Most programs that can be found on television cater to very broad audiences. For example, Saturday Night Live pokes fun at a variety of subjects, Jimmy Kimmel focuses on topical comedy that involves segments such as parents eating their kids’ Halloween candy, and James Corden is most famous for his carpool karaoke.
Black Entertainment Television’s (BET) new late-night comedy, The Rundown, which is hosted by Robin Thede, promises to cater to a more niche audience: African-Americans who watch late-night comedy. While the show itself reaches out to an audience that most late-night comedy shows haven’t dared to reach out to, its host also sets her own precedent. Thede will be the first black woman late-night host in several years.
Born in Davenport, Iowa, Thede was first introduced to comedy by her father, who inducted her with the comedy albums of Richard Pryor and Eddie Murphy. She later went on to write several of BET’s awards shows and the TV satire, Real Husbands of Hollywood. She is also the head writer for The Queen Latifah Show and the first black women head writer for The Nightly Show.
“In creating my own show, we felt there was a void in the space where black people are spoken to in late-night comedy directly,” Thede said. “There is no show that is created to speak directly to black people.” Though her show plans to cater to black audiences, by no means does she plan to make it exclusive. “You don’t have to show your skin color to come in – everyone is welcome.”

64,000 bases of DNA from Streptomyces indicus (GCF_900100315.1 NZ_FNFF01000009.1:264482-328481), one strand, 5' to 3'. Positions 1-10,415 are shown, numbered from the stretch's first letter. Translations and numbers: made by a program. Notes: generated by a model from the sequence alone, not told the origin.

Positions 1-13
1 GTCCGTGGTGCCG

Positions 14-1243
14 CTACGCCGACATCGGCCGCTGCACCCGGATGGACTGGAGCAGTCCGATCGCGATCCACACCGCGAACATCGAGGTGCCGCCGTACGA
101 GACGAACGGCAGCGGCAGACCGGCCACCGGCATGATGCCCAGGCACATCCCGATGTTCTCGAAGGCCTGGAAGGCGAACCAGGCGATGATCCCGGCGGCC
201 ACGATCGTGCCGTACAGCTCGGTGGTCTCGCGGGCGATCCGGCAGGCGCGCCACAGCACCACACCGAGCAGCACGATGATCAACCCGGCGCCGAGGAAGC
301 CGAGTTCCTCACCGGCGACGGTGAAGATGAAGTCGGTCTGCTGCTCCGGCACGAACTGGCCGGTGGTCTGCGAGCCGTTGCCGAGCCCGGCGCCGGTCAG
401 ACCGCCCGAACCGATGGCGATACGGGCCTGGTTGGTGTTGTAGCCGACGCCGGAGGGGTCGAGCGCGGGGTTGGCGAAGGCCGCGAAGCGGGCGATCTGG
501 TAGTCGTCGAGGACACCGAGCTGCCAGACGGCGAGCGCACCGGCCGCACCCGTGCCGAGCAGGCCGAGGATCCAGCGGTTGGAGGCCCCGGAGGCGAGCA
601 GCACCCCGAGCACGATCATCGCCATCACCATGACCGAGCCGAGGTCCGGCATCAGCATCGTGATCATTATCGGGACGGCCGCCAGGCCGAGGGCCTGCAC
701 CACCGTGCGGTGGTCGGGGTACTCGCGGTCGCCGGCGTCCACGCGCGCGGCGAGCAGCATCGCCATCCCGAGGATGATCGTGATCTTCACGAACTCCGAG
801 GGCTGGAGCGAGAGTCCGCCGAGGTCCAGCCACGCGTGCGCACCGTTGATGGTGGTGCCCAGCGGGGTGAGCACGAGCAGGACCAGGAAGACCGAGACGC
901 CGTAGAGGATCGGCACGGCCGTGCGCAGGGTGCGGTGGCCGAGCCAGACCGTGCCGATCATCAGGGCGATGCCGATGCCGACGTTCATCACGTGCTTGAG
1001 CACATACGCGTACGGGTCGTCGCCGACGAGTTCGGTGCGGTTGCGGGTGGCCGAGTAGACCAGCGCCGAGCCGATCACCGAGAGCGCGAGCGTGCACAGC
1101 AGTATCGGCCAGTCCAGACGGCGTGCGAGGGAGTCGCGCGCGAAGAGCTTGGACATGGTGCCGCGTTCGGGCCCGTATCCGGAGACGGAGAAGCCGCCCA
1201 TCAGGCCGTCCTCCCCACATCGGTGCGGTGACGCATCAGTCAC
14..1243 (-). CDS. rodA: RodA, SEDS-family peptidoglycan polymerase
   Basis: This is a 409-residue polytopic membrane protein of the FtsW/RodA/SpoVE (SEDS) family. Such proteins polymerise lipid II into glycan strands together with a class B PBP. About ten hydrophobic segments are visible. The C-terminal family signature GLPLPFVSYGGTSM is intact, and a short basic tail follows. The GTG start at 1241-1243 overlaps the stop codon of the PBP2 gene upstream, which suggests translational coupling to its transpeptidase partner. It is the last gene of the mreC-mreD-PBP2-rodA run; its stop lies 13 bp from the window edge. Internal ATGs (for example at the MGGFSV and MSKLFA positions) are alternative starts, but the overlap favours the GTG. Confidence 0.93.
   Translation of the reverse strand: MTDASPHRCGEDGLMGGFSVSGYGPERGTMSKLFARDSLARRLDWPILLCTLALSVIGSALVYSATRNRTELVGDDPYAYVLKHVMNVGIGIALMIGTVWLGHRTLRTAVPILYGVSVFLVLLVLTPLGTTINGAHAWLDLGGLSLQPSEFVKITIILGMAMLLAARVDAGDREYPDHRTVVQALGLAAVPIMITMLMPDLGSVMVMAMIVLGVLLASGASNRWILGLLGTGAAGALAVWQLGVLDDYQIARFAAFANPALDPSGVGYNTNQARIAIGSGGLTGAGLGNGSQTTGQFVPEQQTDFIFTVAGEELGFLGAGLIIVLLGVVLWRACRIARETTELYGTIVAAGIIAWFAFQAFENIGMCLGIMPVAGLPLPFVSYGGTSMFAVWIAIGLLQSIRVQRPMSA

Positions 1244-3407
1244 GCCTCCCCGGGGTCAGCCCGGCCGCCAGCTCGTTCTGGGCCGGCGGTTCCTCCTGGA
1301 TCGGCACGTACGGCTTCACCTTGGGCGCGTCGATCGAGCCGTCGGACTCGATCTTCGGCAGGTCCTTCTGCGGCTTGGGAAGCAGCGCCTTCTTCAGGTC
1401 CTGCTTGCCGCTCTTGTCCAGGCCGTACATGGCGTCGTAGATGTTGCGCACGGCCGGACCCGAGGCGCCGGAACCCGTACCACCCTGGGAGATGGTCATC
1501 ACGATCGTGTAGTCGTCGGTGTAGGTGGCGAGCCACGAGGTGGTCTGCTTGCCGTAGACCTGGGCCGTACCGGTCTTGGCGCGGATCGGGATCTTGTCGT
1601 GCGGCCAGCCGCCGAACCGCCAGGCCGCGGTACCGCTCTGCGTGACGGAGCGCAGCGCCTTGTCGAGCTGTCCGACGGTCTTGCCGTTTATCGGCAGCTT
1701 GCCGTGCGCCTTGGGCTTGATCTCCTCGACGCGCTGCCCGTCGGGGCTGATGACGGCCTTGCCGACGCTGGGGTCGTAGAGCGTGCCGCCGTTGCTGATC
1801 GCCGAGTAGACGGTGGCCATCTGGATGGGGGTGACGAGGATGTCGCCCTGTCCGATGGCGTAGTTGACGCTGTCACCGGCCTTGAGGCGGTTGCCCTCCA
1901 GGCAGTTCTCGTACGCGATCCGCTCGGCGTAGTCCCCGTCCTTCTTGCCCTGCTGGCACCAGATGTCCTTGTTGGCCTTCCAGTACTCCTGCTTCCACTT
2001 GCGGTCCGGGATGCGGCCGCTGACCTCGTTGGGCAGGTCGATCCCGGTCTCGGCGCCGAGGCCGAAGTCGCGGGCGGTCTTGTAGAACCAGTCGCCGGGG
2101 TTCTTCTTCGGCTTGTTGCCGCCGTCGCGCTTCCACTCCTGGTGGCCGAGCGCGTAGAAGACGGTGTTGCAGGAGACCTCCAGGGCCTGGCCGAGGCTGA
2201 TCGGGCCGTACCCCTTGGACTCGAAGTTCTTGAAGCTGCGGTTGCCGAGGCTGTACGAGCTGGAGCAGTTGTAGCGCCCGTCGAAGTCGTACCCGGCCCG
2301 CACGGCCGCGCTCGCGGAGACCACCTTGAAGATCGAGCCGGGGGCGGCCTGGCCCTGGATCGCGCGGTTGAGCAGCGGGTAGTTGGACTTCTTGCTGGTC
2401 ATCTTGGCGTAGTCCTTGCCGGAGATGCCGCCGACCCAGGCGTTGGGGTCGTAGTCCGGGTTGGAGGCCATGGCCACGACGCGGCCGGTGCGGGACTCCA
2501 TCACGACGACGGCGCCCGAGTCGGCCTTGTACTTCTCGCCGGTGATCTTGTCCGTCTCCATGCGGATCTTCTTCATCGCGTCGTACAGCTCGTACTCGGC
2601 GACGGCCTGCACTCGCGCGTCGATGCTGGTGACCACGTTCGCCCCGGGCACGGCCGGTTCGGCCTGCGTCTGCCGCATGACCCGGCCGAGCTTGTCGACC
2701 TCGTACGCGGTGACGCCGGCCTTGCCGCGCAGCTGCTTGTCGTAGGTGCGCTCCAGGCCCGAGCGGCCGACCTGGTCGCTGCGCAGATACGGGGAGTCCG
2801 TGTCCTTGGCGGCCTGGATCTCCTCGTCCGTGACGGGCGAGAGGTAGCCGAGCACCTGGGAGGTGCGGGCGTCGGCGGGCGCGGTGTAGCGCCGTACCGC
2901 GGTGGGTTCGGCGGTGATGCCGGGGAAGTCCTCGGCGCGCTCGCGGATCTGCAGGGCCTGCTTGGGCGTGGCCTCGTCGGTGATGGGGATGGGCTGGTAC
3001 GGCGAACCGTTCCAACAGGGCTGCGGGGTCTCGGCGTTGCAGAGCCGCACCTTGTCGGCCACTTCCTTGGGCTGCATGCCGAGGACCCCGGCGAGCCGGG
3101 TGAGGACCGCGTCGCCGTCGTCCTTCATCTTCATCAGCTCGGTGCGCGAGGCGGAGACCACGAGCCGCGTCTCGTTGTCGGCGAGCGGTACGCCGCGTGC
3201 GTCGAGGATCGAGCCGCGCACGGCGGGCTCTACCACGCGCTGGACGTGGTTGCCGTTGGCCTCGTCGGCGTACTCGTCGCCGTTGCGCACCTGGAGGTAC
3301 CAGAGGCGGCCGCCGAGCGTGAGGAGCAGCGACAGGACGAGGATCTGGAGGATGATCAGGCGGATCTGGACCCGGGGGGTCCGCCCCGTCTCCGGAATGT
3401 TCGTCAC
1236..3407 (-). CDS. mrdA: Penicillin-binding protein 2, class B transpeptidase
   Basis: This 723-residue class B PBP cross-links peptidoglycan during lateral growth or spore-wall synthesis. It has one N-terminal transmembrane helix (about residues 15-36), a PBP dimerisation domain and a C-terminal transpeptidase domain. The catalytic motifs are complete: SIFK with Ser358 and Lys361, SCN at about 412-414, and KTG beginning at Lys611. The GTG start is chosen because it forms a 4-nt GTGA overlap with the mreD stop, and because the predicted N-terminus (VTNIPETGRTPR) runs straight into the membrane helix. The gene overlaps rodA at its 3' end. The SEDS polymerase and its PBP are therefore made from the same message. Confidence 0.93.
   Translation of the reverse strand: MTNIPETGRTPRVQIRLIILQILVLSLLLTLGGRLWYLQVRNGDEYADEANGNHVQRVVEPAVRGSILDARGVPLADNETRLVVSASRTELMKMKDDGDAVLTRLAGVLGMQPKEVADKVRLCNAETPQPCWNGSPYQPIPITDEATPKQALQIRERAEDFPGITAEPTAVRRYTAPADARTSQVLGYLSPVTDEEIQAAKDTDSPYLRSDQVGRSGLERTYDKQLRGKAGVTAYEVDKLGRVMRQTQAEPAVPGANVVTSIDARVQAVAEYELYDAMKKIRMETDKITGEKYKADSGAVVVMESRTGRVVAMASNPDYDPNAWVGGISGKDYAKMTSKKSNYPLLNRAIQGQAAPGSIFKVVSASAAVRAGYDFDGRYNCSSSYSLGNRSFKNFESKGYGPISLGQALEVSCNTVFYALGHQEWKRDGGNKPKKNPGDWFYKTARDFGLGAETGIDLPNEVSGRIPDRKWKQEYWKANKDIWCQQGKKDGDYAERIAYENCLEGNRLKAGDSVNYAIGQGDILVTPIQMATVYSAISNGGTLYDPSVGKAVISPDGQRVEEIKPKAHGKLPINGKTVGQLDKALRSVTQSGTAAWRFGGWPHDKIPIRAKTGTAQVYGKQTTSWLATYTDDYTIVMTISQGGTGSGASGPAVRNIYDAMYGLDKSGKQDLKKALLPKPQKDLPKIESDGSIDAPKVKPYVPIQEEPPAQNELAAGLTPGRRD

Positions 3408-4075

Her inclusivity extends to production equality as well. Thede’s staff will be 40 to 75 percent women and people of color, while several departments will be headed by women.
The Rundown features no celebrity guests or extravagant segments – just Thede herself, satirically addressing issues accompanied by headings that parallel an ESPN rundown. Her style can be likened to that of Samantha Bee’s Full Frontal or Jimmy Kimmel’s monologues on hot-button issues. Thede wants to provide “an authentic opinion about stories [an audience is] not going to hear anywhere else.”
Given that it’s been so long since a late-night show has taken up space on BET airwaves, it’s natural that putting another late-night show up after so long is bound to have its risks. However, executives seem to think it will pay off.
“The show’s going to cover anything from Cardi B to what’s happening in the White House,” said Connie Orlando, the Head of Programming at BET. “I think all kinds of audiences will be interested to know and listen to what Robin has to say.”
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